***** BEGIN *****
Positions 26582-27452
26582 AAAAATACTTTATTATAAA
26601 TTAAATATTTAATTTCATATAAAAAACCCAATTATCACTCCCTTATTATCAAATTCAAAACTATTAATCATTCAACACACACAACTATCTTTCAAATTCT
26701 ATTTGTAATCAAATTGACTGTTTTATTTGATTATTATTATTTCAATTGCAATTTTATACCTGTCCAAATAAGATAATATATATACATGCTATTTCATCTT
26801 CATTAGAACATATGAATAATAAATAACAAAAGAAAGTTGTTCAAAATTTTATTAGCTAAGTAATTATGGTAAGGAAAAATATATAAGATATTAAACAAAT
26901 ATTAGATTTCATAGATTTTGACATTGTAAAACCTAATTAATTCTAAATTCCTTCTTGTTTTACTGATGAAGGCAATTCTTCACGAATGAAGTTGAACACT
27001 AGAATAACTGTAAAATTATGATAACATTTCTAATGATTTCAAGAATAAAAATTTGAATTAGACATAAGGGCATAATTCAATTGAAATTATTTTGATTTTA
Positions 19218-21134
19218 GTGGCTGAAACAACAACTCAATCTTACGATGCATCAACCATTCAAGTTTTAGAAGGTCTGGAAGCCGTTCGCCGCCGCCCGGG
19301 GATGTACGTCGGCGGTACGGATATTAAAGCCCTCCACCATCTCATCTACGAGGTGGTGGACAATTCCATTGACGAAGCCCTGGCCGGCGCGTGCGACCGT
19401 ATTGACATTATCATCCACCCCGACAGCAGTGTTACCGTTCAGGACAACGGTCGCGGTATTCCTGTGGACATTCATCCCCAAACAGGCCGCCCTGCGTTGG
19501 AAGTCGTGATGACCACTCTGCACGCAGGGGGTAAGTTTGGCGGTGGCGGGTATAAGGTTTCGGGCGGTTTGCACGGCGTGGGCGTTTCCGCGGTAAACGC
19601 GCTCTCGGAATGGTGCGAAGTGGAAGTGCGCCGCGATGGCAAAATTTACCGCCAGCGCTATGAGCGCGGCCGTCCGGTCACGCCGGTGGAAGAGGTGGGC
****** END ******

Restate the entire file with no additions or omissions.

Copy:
Positions 26582-27452
26582 AAAAATACTTTATTATAAA
26601 TTAAATATTTAATTTCATATAAAAAACCCAATTATCACTCCCTTATTATCAAATTCAAAACTATTAATCATTCAACACACACAACTATCTTTCAAATTCT
26701 ATTTGTAATCAAATTGACTGTTTTATTTGATTATTATTATTTCAATTGCAATTTTATACCTGTCCAAATAAGATAATATATATACATGCTATTTCATCTT
26801 CATTAGAACATATGAATAATAAATAACAAAAGAAAGTTGTTCAAAATTTTATTAGCTAAGTAATTATGGTAAGGAAAAATATATAAGATATTAAACAAAT
26901 ATTAGATTTCATAGATTTTGACATTGTAAAACCTAATTAATTCTAAATTCCTTCTTGTTTTACTGATGAAGGCAATTCTTCACGAATGAAGTTGAACACT
27001 AGAATAACTGTAAAATTATGATAACATTTCTAATGATTTCAAGAATAAAAATTTGAATTAGACATAAGGGCATAATTCAATTGAAATTATTTTGATTTTA
Positions 19218-21134
19218 GTGGCTGAAACAACAACTCAATCTTACGATGCATCAACCATTCAAGTTTTAGAAGGTCTGGAAGCCGTTCGCCGCCGCCCGGG
19301 GATGTACGTCGGCGGTACGGATATTAAAGCCCTCCACCATCTCATCTACGAGGTGGTGGACAATTCCATTGACGAAGCCCTGGCCGGCGCGTGCGACCGT
19401 ATTGACATTATCATCCACCCCGACAGCAGTGTTACCGTTCAGGACAACGGTCGCGGTATTCCTGTGGACATTCATCCCCAAACAGGCCGCCCTGCGTTGG
19501 AAGTCGTGATGACCACTCTGCACGCAGGGGGTAAGTTTGGCGGTGGCGGGTATAAGGTTTCGGGCGGTTTGCACGGCGTGGGCGTTTCCGCGGTAAACGC
19601 GCTCTCGGAATGGTGCGAAGTGGAAGTGCGCCGCGATGGCAAAATTTACCGCCAGCGCTATGAGCGCGGCCGTCCGGTCACGCCGGTGGAAGAGGTGGGC